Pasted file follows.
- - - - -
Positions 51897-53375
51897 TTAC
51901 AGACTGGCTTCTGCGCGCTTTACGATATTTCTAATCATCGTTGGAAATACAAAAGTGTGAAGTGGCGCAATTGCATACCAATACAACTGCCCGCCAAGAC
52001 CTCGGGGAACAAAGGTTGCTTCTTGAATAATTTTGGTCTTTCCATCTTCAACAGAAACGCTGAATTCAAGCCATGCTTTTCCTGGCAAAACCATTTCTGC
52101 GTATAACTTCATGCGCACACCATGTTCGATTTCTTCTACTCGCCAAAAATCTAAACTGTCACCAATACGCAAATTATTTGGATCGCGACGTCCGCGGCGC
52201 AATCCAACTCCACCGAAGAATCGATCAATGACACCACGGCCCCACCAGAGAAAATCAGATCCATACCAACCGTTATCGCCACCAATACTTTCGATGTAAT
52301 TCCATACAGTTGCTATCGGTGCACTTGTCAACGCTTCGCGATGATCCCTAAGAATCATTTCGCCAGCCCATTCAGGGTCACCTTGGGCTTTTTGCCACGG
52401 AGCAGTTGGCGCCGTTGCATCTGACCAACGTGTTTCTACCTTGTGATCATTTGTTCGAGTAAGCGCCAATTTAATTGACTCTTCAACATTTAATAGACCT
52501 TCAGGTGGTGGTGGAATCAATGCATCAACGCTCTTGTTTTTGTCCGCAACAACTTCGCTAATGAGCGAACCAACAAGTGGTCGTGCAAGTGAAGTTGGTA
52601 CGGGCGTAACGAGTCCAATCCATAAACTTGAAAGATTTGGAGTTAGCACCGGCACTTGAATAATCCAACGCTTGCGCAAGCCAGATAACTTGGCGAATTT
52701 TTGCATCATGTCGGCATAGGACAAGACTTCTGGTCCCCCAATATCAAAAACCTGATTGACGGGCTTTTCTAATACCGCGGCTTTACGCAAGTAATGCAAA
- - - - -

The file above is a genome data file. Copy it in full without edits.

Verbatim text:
Positions 51897-53375
51897 TTAC
51901 AGACTGGCTTCTGCGCGCTTTACGATATTTCTAATCATCGTTGGAAATACAAAAGTGTGAAGTGGCGCAATTGCATACCAATACAACTGCCCGCCAAGAC
52001 CTCGGGGAACAAAGGTTGCTTCTTGAATAATTTTGGTCTTTCCATCTTCAACAGAAACGCTGAATTCAAGCCATGCTTTTCCTGGCAAAACCATTTCTGC
52101 GTATAACTTCATGCGCACACCATGTTCGATTTCTTCTACTCGCCAAAAATCTAAACTGTCACCAATACGCAAATTATTTGGATCGCGACGTCCGCGGCGC
52201 AATCCAACTCCACCGAAGAATCGATCAATGACACCACGGCCCCACCAGAGAAAATCAGATCCATACCAACCGTTATCGCCACCAATACTTTCGATGTAAT
52301 TCCATACAGTTGCTATCGGTGCACTTGTCAACGCTTCGCGATGATCCCTAAGAATCATTTCGCCAGCCCATTCAGGGTCACCTTGGGCTTTTTGCCACGG
52401 AGCAGTTGGCGCCGTTGCATCTGACCAACGTGTTTCTACCTTGTGATCATTTGTTCGAGTAAGCGCCAATTTAATTGACTCTTCAACATTTAATAGACCT
52501 TCAGGTGGTGGTGGAATCAATGCATCAACGCTCTTGTTTTTGTCCGCAACAACTTCGCTAATGAGCGAACCAACAAGTGGTCGTGCAAGTGAAGTTGGTA
52601 CGGGCGTAACGAGTCCAATCCATAAACTTGAAAGATTTGGAGTTAGCACCGGCACTTGAATAATCCAACGCTTGCGCAAGCCAGATAACTTGGCGAATTT
52701 TTGCATCATGTCGGCATAGGACAAGACTTCTGGTCCCCCAATATCAAAAACCTGATTGACGGGCTTTTCTAATACCGCGGCTTTACGCAAGTAATGCAAA